On Friday, the Fort Worth Court of Appeals issued a decision in favor of the Episcopal Diocese of Fort Worth identifying it as the true diocese. The decision on identity set that Court’s instructions on remand to the trial court for decisions on disputed parish and diocesan property. See the Café’s earlier post of the diocese’s press release on the decision here.
As expected, the competing entity, a diocese of ACNA (also calling itself The Episcopal Diocese of Fort Worth) has announced it will appeal to the Texas Supreme Court — before the trial court has reconsidered the case on remand.
The saga thus far: The trial court initially ruled in favor of the Episcopal Church. On appeal by Iker’s group, the state Supreme Court remanded the case to the trial court which then ruled in favor of Iker’s group. The Episcopal diocese appealed to the US Supreme Court which did not take the appeal. The Fort Worth Appeals Court did hear the Episcopal diocese’s appeal of the trial court decision. And on Friday that Appeals Court remanded to the trial court. See Wikipedia.
Iker’s breakaway group, in the press release below, announces it will appeal to the state Supreme Court a second time, rather than wait for the next trial court outcome. The reference the breakaway makes to TEC is to The Episcopal Church.
April 9, 2018
[Breakaway] Diocese will appeal to Texas Supreme Court
On April 5, 2018, the Second Court of Appeals issued its long-awaited Opinion in our dispute with TEC over the ownership of our church property, and it essentially reversed the previous trial court ruling in our favor (dated July 2015). After review by our legal team, we have concluded that this most recent appellate court opinion is not consistent with what the Texas Supreme Court previously decided when it addressed this controversy in 2013 and that we will appeal it.
In reversing the original trial court ruling in favor of TEC’s claims, the Supreme Court instructed the trial court to rehear the case and to use neutral principles of law in reaching a conclusion, instead of deference to TEC. This means that Texas laws concerning corporations, property, trusts, and unincorporated associations are to direct the outcome of the lawsuit.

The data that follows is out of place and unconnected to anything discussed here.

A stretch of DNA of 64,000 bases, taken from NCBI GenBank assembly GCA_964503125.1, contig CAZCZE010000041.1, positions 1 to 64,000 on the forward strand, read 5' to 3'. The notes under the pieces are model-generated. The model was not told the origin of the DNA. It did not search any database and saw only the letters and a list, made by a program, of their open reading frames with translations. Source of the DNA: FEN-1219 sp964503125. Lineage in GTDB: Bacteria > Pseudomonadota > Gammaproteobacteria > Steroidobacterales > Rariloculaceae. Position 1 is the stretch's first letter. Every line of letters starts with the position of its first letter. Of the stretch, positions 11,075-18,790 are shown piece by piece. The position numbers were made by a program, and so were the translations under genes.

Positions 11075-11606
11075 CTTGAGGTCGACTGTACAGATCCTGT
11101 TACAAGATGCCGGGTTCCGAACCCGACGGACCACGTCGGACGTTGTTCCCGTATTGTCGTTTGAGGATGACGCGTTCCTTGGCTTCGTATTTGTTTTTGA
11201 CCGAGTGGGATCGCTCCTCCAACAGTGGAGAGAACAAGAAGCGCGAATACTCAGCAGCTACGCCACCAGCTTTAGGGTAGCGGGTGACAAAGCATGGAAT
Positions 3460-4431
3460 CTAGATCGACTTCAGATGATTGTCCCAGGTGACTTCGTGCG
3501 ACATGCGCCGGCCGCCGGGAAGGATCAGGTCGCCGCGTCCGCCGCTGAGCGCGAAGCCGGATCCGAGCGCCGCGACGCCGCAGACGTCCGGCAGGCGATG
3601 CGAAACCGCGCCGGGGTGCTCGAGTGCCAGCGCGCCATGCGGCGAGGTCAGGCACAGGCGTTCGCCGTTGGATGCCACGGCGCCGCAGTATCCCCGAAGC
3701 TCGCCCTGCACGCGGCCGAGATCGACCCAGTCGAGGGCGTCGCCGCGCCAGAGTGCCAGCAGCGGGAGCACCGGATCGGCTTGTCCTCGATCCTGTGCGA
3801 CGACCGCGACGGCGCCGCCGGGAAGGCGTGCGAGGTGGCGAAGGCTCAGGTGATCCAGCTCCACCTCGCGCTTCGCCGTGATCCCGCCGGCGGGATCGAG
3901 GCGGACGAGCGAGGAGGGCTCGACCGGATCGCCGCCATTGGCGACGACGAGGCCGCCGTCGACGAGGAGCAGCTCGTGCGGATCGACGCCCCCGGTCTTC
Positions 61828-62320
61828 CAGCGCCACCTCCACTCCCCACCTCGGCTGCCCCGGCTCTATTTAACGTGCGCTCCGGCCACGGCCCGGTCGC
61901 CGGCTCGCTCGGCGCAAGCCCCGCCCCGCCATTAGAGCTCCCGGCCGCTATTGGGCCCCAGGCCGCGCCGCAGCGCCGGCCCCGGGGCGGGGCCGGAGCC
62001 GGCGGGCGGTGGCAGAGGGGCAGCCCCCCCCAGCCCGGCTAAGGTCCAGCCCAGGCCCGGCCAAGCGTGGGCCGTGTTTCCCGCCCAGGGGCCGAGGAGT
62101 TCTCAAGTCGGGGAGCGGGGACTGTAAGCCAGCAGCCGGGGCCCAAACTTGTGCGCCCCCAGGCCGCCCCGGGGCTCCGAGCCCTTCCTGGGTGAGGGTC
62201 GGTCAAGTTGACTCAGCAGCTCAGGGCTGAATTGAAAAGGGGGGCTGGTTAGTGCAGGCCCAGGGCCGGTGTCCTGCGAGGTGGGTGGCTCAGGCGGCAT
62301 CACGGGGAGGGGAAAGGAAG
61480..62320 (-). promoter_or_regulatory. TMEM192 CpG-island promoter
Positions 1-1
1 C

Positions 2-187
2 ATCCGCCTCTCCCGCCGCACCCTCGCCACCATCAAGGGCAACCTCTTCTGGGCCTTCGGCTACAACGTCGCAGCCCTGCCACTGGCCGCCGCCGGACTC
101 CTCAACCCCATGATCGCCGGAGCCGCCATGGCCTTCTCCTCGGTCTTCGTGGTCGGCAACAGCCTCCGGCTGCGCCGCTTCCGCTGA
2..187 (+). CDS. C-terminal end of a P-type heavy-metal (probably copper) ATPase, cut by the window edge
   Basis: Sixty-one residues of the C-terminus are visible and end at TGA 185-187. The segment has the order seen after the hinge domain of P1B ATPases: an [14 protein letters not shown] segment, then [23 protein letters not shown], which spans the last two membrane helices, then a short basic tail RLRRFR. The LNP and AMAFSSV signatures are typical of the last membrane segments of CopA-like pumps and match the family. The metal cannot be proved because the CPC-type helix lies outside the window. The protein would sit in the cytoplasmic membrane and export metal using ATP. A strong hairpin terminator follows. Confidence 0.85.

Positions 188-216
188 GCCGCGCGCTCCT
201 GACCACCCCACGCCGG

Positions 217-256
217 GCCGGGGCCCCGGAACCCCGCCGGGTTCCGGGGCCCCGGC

The Texas Supreme Court ruled in the Masterson case (No. 11-0332) that:
• Changes made to “articles of incorporation or bylaws are secular, not ecclesiastical, matters.” (page 25)
• “…[W]e have held that Texas courts cannot simply use deference or identity methodology principles to resolve this type of issue.” (page 27)
• “…[I]dentifying the loyal faction” does not “determine the property ownership issue under this record, as it might under the deference or identity methodology.” (page 27)
We are disappointed that the appellate court chose to decide this as an identity case. We remain hopeful that we will prevail under neutral principles of law should the Texas Supreme Court address this controversy for the second time. We will file a petition for review in May or June but will likely not know whether the Court will take the case for decision until late this year or early 2019.
In the meantime, everything remains as it has been, as we continue to wait for a conclusion to this tiresome litigation now entering its tenth year before the courts. Our trust is in the Lord Jesus Christ alone, and we rely upon His grace to sustain us with faith and patience in the months to come. Please continue to pray for our legal team and for the justices who will address our petition.
Pictured: Bishop Jack Iker, Diocese of Fort Worth (ACNA)